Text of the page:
Born in Pommern, Germany, orphaned early and then called to the Russian Front to fight for the armies of the Third Reich (from which he was released in 1949), Herbert Hoffmann (1919-2010) is a kind of miracle man. He expressed his humanist joy through the media of skin and film. In his Hamburg studio, which he opened in 1961, Hoffmann created a “graffiti” movement with tattoos, a precursor to the artistic boom in the 1970s. Visiting his official site, you will notice, as I did, that this humble German artist was prophetic. Renowned in the world of both tattoo and photography, all of his work is imbued with a humanist, uninhibited and gentle candor.
This article is reserved for subscribed members only. If you are already a member, you can log in here below.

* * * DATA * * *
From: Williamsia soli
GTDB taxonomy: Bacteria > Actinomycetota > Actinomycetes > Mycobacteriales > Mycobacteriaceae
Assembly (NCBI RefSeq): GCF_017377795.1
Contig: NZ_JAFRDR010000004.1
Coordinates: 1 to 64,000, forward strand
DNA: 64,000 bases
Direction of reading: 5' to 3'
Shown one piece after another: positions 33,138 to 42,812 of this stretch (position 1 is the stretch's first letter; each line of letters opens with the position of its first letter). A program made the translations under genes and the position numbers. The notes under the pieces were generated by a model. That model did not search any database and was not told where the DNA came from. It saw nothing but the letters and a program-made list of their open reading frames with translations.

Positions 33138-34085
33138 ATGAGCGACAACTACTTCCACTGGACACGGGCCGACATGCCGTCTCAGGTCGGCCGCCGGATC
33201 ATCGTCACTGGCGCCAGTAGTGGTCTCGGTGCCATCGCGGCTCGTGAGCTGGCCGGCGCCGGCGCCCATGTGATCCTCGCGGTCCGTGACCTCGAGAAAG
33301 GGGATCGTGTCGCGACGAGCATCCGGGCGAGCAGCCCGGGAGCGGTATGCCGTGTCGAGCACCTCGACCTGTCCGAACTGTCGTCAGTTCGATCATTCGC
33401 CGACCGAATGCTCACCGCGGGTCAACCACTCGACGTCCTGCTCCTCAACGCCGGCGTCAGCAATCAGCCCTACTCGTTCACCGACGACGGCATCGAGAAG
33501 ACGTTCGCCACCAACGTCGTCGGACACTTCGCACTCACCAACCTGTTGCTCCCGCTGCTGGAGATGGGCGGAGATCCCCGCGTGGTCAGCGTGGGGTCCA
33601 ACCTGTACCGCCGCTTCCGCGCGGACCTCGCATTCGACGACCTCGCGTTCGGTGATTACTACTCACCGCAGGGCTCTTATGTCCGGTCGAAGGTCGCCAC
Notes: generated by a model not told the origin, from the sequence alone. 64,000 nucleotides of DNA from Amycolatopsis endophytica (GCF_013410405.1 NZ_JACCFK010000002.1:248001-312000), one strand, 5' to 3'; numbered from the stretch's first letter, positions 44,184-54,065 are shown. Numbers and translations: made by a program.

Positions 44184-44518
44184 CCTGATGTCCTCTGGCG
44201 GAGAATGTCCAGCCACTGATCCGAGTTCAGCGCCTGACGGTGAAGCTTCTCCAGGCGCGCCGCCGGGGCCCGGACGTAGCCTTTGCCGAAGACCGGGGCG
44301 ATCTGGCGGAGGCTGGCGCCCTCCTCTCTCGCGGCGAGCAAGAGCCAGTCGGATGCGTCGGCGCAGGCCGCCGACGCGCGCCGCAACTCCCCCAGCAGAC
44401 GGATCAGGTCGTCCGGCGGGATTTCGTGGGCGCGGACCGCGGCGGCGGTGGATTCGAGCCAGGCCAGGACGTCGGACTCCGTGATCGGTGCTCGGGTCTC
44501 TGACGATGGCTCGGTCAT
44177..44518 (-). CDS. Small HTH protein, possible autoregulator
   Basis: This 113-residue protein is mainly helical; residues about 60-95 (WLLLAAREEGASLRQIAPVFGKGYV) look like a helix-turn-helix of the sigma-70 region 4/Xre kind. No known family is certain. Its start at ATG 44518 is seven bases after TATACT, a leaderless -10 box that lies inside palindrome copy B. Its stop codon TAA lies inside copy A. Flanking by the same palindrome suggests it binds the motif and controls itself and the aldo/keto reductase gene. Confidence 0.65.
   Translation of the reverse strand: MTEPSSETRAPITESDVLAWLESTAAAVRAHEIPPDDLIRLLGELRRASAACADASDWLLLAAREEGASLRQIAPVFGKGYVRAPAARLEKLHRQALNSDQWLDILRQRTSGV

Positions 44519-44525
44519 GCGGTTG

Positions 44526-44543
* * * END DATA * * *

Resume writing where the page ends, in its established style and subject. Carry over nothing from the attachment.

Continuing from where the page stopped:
Subscribe for full access to The Eye of Photography archives!
That’s thousands of images and articles, documenting the history of the medium of photography and its evolution during the last decade, through a unique daily journal. Explore how photography, as an art and as a social phenomenon, continue to define our experience of the world. Two offers are available.
Subscribe either monthly for $5 or annually for $50 (2 months offered).